Taropatch.net
Taropatch.net
Home | Profile | Register | Active Topics | Active Polls | Members | Search | FAQ | $upport
Username:
Password:
Save Password
Forgot your Password?

HomeWhat is slack key?Hawai`i News HeadlinesTalk story at our message boardArtists, Clubs and more...
spacer.gif (45 bytes)

 All Forums
 General
 Hawaiian Slack Key Guitar / Hawaiian Music
 Classical Guitar suggestions
 New Topic  Topic Locked
 Printer Friendly
Author Previous Topic Topic Next Topic  

kapua
Aloha

USA
4 Posts

Posted - 03/16/2004 :  12:49:30 PM  Show Profile
I have been playing slack key on my steel string Larrivee OM10K but find most of the songs I play are more geared towards a nylon sound so I am looking for a classical guitar. I can spend about $1000 to $2000. Most classicals I have tried do not a good sound for slack key. The best one I played so far is a 1970's Jose Ramirez 1E. Any suggestions for a good slack key classical guitar?

Thanks - Joel

knute
Aloha

6 Posts

Posted - 03/16/2004 :  2:54:31 PM  Show Profile  Visit knute's Homepage
You might want to try to find an old Guild Mark 1. the guild Mark 1 had a mahogany top. They were well made guitars. You should be able to find one on Ebay. they have a really dark sound. Lots of baritone.
Go to Top of Page

richard
Aloha

USA
28 Posts

Posted - 03/16/2004 :  3:33:31 PM  Show Profile  Visit richard's Homepage
Great question! While we're at it, can anybody tell us the difference between a "classical" and a "flamenco" guitar?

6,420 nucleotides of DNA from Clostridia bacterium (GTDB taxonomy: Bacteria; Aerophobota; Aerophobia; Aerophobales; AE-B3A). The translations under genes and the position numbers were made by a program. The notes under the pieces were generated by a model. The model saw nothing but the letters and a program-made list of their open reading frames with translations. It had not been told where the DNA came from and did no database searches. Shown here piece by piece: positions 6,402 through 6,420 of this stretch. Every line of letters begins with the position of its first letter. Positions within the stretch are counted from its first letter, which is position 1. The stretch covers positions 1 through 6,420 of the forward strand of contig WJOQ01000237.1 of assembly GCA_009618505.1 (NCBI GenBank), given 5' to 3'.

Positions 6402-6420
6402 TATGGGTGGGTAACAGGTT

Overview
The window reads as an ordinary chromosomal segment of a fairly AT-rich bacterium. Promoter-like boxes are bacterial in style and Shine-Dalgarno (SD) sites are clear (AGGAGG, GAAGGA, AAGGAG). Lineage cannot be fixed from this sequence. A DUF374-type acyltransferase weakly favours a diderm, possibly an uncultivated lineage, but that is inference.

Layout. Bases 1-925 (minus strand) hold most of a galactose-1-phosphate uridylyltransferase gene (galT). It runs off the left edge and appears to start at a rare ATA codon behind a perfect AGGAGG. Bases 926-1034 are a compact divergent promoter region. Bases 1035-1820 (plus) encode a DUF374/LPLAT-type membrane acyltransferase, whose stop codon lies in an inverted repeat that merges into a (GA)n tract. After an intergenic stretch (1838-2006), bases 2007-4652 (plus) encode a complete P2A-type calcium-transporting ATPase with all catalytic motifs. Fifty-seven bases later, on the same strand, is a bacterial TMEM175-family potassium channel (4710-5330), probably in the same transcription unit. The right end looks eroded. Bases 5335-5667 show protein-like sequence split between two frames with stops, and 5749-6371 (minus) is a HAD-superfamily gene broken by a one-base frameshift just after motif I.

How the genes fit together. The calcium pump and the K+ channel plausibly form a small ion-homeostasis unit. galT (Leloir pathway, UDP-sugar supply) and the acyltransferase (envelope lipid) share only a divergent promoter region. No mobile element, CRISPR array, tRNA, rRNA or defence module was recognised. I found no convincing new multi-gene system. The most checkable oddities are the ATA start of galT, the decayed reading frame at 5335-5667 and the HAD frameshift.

Thanks,
Richard
Go to Top of Page

Fran Guidry
Ha`aha`a

USA
1472 Posts

Posted - 03/16/2004 :  7:38:47 PM  Show Profile  Visit Fran Guidry's Homepage
Very generally, flamenco guitars are made for a brighter, more percussive sound while classicals are built to give a warmer tone with more sustain. Traditionally flamencos are made with cypress back and sides, less body depth, lower saddle and action, and friction pegs. The traditional classical uses rosewood back and sides, deeper body, higher saddle and action, and geared pegs. Oh, and a flamenco would likely have a scratch plate (pick guard) for the percussive tapping that is common. Nowadays there is a fair amount of crossover from the classical to the flamenco.

Fran

E ho`okani pila kakou ma Kaleponi
Slack Key Guitar in California - www.kaleponi.com
"Kaleponi" at CD Baby
Slack Key on YouTube
Homebrewed Music Blog
Go to Top of Page

bluespiderweb
Akahai

USA
91 Posts

Posted - 03/16/2004 :  10:13:24 PM  Show Profile
Aloha Joel,
Others have suggested that a longer scale length classical, such as 660mm or greater(instead of standard 650mm) has a beneficial effect on the tone when the guitar is "slacked" into a taropatch tuning, because of the greater tension. I haven't tested this as yet, and I have a Takamine C-132S from probably the late 70's or 80's that sounds pretty nice even if it is not the longer scale length. It is very sweet, great overtones, and can be pretty powerful sounding depending on the picking pressure applied. It has a cedar top, and laminated rosewood back and sides. I would probably hesitate putting extra high tension strings on it with the cedar top, though.
Good luck in your quest, and most likely, finding the right one will be easy when you have it in your hands and it speaks to your heart-you will know it's the one. So much more reliable than statistics and suggestions.